Chairman Woronchak: Leadership in Wayne County
Officers of the Wayne County Commission take the oath of office after being elected to their leadership positions by their colleagues at the first regular Commission meeting of 2017. From left, Acting Clerk of the Commission Pamela Lane administers the oath to Vice Chair Alisha Bell, Chairman Gary Woronchak and Vice Chair Pro Tem Jewel Ware.
Gary Woronchak held positions of leadership throughout his years on the Wayne County Commission.
He was elected by his colleagues to serve as Chairman of the Commission in January 2011. The Chair oversees operations of the Commission, its staff and its budget, makes appointments to committees, sets the Commission schedule and agendas, and presides over all meetings of the full Commission.
That he maintained the confidence of his fellow Commissioners in his leadership role is clear by the fact that they re-elected him Chairman at the start of every term since then, until he left the Commission at the end of 2018.
Before becoming Chair of the Commission, Gary served two terms as chair of the Audit Committee, one of two committees mandated by the county charter. The Audit Committee provides financial and operational oversight through review and reports of the Wayne County Auditor General and of outside auditors and consultants. It also monitors compliance with audit findings, serving as an “internal watchdog” for Wayne County government.
Gary also showed leadership when the county’s budget suffered in the wake of the housing market crash, by taking a voluntary 10 percent pay cut along with other Commissioners in fall of 2009. The pay cut remained in effect through the rest of his service on the Commission.
Gary initiates policies to address county challenges
Ordinance stops secret deals for appointees
Gary introduced the county’s Benefits Ordinance in 2012, to keep county appointees from getting secret, big money deals. It had come to light that some top-level appointees had been granted special benefits by the previous County Executive, including written agreements for severance payments and secret arrangements for some appointees to get special incentives for retiring.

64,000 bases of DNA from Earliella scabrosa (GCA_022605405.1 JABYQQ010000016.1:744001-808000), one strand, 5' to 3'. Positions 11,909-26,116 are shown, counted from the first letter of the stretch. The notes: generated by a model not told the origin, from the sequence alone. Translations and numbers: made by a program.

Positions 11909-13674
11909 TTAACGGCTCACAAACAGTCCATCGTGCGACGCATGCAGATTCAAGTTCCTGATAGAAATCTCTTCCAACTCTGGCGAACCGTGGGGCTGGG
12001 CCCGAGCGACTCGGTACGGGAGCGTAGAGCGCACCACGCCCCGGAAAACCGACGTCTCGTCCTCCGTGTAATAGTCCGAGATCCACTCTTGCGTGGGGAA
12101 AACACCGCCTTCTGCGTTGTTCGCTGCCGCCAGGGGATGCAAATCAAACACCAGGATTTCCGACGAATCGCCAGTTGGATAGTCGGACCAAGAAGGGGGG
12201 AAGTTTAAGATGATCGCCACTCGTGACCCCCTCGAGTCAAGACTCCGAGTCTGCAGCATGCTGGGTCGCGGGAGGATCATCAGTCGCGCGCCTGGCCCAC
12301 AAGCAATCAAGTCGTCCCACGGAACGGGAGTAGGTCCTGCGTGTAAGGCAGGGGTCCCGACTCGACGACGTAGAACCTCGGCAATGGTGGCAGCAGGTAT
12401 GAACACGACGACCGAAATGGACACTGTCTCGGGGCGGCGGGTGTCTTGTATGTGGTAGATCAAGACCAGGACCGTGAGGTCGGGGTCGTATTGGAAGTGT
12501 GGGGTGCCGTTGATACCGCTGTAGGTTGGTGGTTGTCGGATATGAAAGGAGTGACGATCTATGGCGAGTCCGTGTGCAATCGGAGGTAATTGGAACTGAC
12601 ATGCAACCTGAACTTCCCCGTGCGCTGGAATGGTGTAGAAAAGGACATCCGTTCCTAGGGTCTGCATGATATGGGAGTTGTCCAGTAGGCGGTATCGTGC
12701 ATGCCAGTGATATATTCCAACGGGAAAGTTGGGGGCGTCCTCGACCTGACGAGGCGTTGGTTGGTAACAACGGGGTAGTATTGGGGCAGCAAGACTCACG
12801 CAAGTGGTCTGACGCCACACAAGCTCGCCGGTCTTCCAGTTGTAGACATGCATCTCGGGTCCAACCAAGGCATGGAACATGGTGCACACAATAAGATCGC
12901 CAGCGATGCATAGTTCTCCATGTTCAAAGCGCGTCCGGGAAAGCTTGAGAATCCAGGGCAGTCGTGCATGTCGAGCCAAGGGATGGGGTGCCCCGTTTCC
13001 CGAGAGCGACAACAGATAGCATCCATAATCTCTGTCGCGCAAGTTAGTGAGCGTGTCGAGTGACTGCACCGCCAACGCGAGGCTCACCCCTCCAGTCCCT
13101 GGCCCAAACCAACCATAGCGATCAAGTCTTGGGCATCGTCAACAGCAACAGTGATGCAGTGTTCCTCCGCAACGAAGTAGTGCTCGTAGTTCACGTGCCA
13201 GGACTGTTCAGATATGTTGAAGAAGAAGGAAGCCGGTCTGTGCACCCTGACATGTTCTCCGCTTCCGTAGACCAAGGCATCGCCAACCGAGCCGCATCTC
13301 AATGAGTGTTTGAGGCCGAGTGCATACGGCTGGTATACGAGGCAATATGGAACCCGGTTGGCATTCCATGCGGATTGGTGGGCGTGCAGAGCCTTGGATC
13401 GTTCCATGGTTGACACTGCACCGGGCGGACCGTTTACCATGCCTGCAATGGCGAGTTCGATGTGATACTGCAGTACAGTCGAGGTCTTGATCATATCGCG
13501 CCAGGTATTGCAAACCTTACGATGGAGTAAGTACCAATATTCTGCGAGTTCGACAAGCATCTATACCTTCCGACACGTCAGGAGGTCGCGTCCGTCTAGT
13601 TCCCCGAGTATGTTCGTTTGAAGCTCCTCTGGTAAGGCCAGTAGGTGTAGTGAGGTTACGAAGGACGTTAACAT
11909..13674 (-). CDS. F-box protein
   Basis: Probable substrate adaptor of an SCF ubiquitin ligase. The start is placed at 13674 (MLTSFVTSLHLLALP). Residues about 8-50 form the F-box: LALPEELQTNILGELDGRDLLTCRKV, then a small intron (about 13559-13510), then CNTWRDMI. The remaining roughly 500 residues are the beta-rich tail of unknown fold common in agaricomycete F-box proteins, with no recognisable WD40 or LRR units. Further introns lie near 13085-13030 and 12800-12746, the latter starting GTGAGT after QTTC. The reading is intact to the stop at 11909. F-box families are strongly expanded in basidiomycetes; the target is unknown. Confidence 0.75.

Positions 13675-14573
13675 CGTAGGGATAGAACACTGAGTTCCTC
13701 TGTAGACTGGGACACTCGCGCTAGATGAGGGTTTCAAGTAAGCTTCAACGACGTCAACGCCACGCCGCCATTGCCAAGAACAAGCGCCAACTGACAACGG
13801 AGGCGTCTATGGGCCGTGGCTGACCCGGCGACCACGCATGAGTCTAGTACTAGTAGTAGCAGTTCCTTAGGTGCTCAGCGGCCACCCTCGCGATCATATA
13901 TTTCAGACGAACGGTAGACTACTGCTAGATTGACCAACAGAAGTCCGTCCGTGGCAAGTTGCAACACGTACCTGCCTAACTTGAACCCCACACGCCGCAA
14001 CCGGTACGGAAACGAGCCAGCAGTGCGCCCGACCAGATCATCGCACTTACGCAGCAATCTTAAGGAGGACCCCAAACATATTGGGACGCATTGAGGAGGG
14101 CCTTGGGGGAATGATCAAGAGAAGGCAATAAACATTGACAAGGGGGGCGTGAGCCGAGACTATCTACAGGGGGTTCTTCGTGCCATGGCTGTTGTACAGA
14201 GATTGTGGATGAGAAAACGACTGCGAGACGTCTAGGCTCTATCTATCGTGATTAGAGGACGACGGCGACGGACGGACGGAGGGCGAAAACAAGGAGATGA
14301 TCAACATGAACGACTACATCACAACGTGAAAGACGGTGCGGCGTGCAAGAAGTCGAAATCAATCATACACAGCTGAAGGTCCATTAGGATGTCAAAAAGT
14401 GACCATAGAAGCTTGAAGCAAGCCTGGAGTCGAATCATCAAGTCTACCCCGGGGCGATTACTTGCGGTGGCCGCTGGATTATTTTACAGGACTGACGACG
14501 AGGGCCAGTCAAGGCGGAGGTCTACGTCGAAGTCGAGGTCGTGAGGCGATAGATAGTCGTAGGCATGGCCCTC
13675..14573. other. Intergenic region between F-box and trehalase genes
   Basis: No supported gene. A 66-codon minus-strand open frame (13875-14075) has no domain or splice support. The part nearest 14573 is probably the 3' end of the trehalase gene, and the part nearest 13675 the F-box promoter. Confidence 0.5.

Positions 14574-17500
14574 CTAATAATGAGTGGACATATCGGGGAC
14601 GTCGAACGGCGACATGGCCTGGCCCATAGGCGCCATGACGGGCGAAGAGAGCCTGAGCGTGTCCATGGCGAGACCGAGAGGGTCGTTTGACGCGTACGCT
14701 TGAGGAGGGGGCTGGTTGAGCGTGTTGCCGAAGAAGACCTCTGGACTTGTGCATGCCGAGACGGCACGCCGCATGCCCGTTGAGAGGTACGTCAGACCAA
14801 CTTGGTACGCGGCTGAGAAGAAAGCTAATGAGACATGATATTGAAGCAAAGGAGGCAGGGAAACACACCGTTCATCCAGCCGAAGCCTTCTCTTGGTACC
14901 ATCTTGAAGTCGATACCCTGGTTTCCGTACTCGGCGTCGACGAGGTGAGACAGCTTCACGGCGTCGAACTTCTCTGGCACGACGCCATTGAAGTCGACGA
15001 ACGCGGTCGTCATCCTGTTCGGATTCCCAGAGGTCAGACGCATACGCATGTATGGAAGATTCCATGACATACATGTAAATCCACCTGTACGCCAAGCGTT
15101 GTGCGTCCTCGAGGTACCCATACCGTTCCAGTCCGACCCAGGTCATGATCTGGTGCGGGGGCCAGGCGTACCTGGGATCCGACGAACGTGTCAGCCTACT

Gary’s Benefits Ordinance requires approval by the Wayne County Commission for any benefit not outlined in a published benefit plan or collective bargaining agreement, so they would be part of the public record. Since this law was passed, there have been no further special deals for favored individuals.
Severance payments prohibited
After a high-profile severance payment of $200,000 was made by the former County Executive to a high-ranking appointee who had resigned to take a job at Metro Airport, Gary appointed a Special Committee on Appointee Compensation to look into that and other abuses by the administration. It resulted in a Commission resolution, introduced by Gary, that prohibited severance payments to county employees.
Ethics ordinance sets standards, enforcement
Soon after being elected Chairman of the Commission, Gary directed an effort to create Wayne County’s first-ever ethics ordinance.
The ordinance established standards of conduct for county employees and created a system to hold them accountable by forming an Ethics Board to review complaints of ethical violations.